All seven planets orbit closer to the star than Mercury orbits the Sun. Their densities indicate they could all be rocky worlds while their cool temperatures indicate that under the right atmospheric conditions, all could host liquid water on their surfaces.

Being rocky and capable of harboring liquid water are two of the primary conditions necessary for life as we know it to exist.

Scientists are especially interested in the three planets located in the star’s habitable zone, as they are the ones most likely to have liquid water.

Three of the planets were discovered in May 2016 by scientists in Chile using TRAPPIST. Following the discovery, several other ground-based telescopes, including the European Southern Observatory’s (ESO) Very Large Telescope, as well as NASA’s Spitzer Space Telescope were trained on the system.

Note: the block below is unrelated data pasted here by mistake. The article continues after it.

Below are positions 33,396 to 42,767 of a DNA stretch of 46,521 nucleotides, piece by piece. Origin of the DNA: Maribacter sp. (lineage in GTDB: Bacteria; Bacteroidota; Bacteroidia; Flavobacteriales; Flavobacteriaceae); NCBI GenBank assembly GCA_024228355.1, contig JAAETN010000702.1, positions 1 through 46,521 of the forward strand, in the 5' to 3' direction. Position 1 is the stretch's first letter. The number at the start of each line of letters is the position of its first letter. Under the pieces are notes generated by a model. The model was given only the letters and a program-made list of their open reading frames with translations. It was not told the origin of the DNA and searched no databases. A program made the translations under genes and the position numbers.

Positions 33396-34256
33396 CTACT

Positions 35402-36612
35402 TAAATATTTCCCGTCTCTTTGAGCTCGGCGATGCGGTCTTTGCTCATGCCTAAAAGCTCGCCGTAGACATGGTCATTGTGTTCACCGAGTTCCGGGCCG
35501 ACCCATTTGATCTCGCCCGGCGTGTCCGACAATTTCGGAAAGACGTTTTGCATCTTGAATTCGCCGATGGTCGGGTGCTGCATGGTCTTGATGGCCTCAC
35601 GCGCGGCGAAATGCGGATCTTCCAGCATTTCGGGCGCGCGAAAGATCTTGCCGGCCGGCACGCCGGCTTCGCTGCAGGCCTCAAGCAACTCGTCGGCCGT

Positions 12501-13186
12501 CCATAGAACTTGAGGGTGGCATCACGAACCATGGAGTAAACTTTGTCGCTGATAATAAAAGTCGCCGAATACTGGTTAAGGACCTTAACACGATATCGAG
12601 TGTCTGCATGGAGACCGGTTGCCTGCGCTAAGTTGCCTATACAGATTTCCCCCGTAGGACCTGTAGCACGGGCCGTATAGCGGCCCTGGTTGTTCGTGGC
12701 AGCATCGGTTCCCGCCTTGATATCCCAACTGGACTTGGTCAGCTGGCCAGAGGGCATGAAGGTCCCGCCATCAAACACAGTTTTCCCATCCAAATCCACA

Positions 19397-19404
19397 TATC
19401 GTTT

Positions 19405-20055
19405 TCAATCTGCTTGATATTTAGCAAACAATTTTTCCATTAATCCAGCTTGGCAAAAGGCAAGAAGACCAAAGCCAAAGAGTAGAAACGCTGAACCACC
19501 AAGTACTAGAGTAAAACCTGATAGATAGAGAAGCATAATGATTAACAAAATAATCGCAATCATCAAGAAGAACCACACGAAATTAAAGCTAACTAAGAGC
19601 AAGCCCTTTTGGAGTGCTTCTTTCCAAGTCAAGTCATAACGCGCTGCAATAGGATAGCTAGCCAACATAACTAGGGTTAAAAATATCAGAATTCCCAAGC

Spitzer not only confirmed the presence of the first two planets but also discovered five more orbiting the same star. The data provided by Spitzer enabled the scientists to accurately determine the planets’ sizes and estimate the masses of all but one.

With knowledge of their masses and sizes, the scientists were able to make decent estimates of their densities. By knowing or closely estimating a planet’s density, the scientists were able to gain an insight as to whether the planet is gaseous or rocky.

“This discovery could be a significant piece in the puzzle of finding habitable environments, places that are conducive to life,” Zurbuchen stated during the news conference. “Answering the question ‘are we alone’ is a top science priority and finding so many planets like these for the first time in the habitable zone is a remarkable step forward toward that goal.”